Illinois Budget 5.12.09
Here are the top Illinois stories coming today from GateHouse News Service. Stories are available at www.gatehousenewsservice.com. Please check www.gatehousenewsservice.com/regional_news/midwest/illinois/news in the evening for changes to story lineup, including breaking news.
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Pekin native blasts off as commander of Atlantis
PEKIN – No matter where they were Monday — from Cape Canaveral, Fla., to right here in Pekin — family and friends of Scott Altman watched in awe as the space shuttle Atlantis launched with their favorite astronaut onboard. Of course, nobody watched as intensely as Altman’s mother and father, Sharon and Fred Altman, who after the launch shared their personal thoughts with the Pekin Times. By Valari Hyatt of the Pekin Times.
State Briefs. News from around the state.
STATE FIRINGS: House Speaker Michael Madigan says it's time for lawmakers to step in where Gov. Pat Quinn won't and fire up to 3,000 workers appointed or hired by previous governors. But it might not be that simple. An expert lawyer on personnel cases say lawmakers could be asking for legal trouble if the Madigan measure isn't changed, and legislators are looking to narrow down the plan to get at workers who are considered the truly political hires. By Doug Finke of the State Capitol Bureau.
FOIA REWRITE: Attorney General Lisa Madigan's office releases a tweaked version of its Freedom of Information Act rewrite, putting in new requirements for commercial requests of public records but also softening some exemptions that let public bodies deny requests. By Eric Naing of the State Capitol Bureau.
STATE CAPITOL Q&A: A closer look at recent drops in electric rates for ComEd and Ameren customers and the role of the fledgling Illinois Power Agency in those decreases. By Adriana Colindres of the State Capitol Bureau.
MANUFACTURING AID: Manufacturers and lawmakers from around Illinois urge the legislature to restore $2 million cut out of the last state budget for an extension center that helps keep companies going in a bad economy. By Andrew Thomason of the State Capitol Bureau. .
Southern Illinois cleans up after storms
MARION – After the storm, the cleanup work begins. The staff of the Marion Daily Republican spent Monday visiting with Williamson County's citizens documenting progress made on damage from last Friday's storm.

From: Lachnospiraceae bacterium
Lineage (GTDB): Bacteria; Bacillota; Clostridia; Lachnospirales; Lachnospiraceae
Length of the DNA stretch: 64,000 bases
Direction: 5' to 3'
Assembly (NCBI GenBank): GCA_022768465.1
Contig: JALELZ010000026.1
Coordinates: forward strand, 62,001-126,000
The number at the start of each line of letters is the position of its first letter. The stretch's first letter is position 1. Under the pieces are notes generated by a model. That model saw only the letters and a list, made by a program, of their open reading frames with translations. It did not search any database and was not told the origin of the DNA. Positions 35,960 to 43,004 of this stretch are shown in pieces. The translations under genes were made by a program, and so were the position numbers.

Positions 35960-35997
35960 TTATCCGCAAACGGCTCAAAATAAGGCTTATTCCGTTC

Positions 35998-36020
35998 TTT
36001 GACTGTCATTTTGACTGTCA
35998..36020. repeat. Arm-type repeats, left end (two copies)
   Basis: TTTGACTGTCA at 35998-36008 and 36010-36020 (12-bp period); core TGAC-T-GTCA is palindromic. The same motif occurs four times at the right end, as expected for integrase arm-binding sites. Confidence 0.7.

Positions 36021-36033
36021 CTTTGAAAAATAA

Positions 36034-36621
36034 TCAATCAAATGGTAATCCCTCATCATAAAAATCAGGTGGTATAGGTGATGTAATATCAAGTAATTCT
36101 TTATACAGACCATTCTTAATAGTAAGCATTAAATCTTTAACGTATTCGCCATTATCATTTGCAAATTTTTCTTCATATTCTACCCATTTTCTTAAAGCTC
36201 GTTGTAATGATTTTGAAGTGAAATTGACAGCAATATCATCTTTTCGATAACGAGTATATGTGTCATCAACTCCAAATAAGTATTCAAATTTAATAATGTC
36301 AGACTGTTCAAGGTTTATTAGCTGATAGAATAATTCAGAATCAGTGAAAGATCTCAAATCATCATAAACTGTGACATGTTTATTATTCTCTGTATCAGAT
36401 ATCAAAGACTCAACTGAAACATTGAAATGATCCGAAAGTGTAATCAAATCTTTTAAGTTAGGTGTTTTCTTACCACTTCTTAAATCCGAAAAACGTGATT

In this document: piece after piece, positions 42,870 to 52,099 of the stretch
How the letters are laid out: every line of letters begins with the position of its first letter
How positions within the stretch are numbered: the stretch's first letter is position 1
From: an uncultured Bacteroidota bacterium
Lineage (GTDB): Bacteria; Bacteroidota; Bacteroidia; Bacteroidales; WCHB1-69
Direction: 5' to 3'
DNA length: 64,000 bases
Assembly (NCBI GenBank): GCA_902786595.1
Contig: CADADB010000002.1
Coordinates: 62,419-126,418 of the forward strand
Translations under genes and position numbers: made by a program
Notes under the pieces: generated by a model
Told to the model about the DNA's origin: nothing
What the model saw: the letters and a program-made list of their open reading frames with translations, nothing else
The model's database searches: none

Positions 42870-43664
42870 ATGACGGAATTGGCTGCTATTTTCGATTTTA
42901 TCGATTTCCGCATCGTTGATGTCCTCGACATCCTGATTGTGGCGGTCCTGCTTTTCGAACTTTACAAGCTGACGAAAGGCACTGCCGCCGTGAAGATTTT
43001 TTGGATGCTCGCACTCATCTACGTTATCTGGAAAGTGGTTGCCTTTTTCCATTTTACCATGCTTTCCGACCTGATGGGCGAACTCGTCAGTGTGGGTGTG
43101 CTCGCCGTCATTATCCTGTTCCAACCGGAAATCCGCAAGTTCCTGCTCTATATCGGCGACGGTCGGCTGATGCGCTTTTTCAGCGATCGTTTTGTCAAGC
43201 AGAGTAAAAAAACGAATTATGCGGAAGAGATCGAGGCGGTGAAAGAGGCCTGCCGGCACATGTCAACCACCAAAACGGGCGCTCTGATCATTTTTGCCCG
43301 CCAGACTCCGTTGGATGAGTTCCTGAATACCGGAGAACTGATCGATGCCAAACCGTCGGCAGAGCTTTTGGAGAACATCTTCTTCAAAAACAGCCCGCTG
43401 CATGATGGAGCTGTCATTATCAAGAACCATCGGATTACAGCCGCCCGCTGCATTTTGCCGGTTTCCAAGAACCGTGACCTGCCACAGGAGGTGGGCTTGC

Lynxmotion owner finds success with robot kits
PEKIN – Every day, robots leave from a building in Pekin that has no signs or windows. Despite the lack of fanfare, the robot kits made and sold here are shipped all over the world. The kits are the creations of Jim Frye, who started the company, called Lynxmotion, in his basement in 1995.
Ford shows off Fusion Hybrid
PEORIA – Even with the weight of the ailing U.S. auto industry riding on its plastic bumpers, Ford Motor Co.'s 2010 Ford Fusion Hybrid can get more than 81 miles per gallon. About two weeks ago, drivers trained in mileage-maximizing techniques coaxed 1,446 miles out of a single tank of gas in a Fusion Hybrid during a Washington, D.C., fundraiser. Now Ford operatives are touring the country to show people what a modestly sleek hybrid sedan can do when driven properly. By Terry Bibo of the Peoria Journal Star.
Internet options for communication, paying bills reduce concern about stamp prices
SPRINGFIELD – Springfield resident Amber Shipman wasn’t too upset Monday that the cost to mail a letter had gone from 42 cents to 44 cents. While Shipman still uses the post office to mail letters, she doesn’t use the U.S. mail to pay her bills. Like a growing number of people, she pays her bills online. By John Reynolds of the State Journal-Register.
Couple takes advantage of the green side of the sun
PEORIA – For Mike DeWalt, solar power is about much more than payback time. DeWalt, director of investor relations at Caterpillar Inc., evaluates solar in terms of national energy independence. He has dabbled with solar panels at his home for years, but recently he contracted with Bauer Power for a $58,000 solar installation behind his North Peoria home. Company president Mark Bauer thinks it's one of the largest residential solar installations in the state. By Clare Howard of the Peoria Journal Star.
Can’t beat garlic mustard? Eat it
Garlic mustard is a potted herb brought to the United States from Europe in the 1800s. It has been spreading slowly since then, but has been picking up speed in recent years. It has overrun some Illinois woodlands and is squeezing out spring wildflowers. By Chris Young of the State Journal-Register.
BRITT: No Britt toon tonight.
Amanda Jacobs: Illinois is becoming Land of Lunatics
If I may channel Jerry Seinfeld for a moment: What’s the deal with Illinois lately? Our lovely state has been in the national spotlight quite a bit over the last few months, and that spotlight has not been a flattering one.
Phil Luciano: Dye job leads to hair-raising realization
OK, so I'm a wuss. I make this confession so other menfolk don't end up in my sad predicament: I colored my hair, and now I can't stop.
Editorial: Appalling treatment of Afghan women can't persist
As Afghanistan's President Hamid Karzai nears the end of his term and prepares to run for re-election, the United States is preparing to deploy an additional 21,000 troops to the chaotic country to quash the resurgent Taliban militants so the Afghan people can strengthen their slowly growing democracy. But as the military does its work to quell the violence, U.S. diplomats and both American and international aid groups need to focus more energy on an equally broad quality-of-life issue: the treatment of Afghanistan's women. An editorial from the Peoria Journal Star.
No daily stories planned.